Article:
Why A Camp Director Still Leads Wilderness Overnights at 50

By Bill McMahon, Co-Director As far as I can tell, peer camp directors, especially those nearing or past the…

Why A Camp Director Still Leads Wilderness Overnights at 50

By Bill McMahon, Co-Director As far as I can tell, peer camp directors, especially those nearing or past the…

By Bill McMahon, Co-Director

As far as I can tell, peer camp directors, especially those nearing or past the 50-year-old milestone, are not leading wilderness overnight trips with their campers. And there are probably a number of good reasons for this: they have their hands full being a director; they don’t think their camp can run if they are gone for two days; they have outdoor specialists on staff who may be more skilled in leading trips; and they may not be up to it physically.

Every summer I try and lead a number of wilderness trips during our seven weeks in session. This past summer I led a hike in the White Mountains and an overnight canoe trip on Lake Umbagog and the class II rapids of the Androscoggin River. I still lead trips for a number of reasons. First off, a trip during the very beginning of camp–especially with a large group of new campers–is a great way to jump start learning every camper’s name. My wife Sabina and I pride ourselves on knowing all 130+ campers names within the first few days of camp.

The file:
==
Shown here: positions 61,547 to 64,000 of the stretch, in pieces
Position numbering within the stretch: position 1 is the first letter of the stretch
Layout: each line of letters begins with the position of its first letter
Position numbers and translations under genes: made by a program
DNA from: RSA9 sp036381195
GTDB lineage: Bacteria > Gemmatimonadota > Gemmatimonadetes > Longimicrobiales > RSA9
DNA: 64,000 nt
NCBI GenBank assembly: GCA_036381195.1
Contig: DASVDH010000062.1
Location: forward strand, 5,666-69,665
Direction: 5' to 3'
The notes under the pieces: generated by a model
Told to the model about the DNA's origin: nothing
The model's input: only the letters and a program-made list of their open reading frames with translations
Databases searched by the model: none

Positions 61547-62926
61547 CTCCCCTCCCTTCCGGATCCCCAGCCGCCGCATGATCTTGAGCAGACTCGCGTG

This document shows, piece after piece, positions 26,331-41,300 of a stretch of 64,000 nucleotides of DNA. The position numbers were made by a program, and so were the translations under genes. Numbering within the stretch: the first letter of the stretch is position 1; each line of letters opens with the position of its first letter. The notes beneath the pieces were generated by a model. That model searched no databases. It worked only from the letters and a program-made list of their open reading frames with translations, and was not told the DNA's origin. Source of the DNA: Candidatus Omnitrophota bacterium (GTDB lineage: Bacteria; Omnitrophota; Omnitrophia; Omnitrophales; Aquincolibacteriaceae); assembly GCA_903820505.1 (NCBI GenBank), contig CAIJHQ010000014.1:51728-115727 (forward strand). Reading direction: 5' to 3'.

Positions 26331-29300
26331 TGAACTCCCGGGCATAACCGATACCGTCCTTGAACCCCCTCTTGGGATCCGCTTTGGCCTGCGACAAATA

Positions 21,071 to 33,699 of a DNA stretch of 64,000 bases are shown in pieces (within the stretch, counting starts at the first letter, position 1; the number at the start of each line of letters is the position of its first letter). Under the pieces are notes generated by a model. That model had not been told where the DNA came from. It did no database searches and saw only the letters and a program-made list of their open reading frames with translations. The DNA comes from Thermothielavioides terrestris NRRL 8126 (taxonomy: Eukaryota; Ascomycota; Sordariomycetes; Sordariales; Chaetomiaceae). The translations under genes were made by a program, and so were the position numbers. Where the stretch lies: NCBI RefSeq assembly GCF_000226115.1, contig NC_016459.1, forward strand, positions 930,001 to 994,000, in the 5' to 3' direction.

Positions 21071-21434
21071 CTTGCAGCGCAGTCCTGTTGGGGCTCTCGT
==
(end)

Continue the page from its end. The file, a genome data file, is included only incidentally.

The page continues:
Leading trips also gives me insight into the lives of my campers that I might not get via the ordinary exchanges in camp. William Pollack, the author of Real Boys: Rescuing Our Sons from the Myths of Boyhood, makes the point that effective and meaningful mentoring between adults and boys happens best when it is activity based. Pollock calls it “Action Talk.” Being with boys when they are doing things creates powerful opportunities for communication, guidance and bonding. There is nothing like a couple of hours of canoeing or hiking to give one a chance to really hear what campers are feeling about themselves, their peers, their counselors, and the camp. Nuggets of wisdom gleaned this past summer during trips included opinions on meals we should stop serving (sweet and sour chicken), counselors we should definitely hire back, and activities we should do more of in the evenings (fishing, dodge ball, and Wiffle ball).

I also believe it is important to lead trips because it keeps me in touch with what my staff are experiencing. Even for those counselors who love being in the backcountry, and are highly skilled at it, being in charge of campers for an extended period in the wilderness can be very demanding, both physically and mentally. And this is when everything goes perfectly. Add on to a normal trip a camper injury or illness, bad weather, and maybe a gear malfunction and even the heartiest counselor can be tested.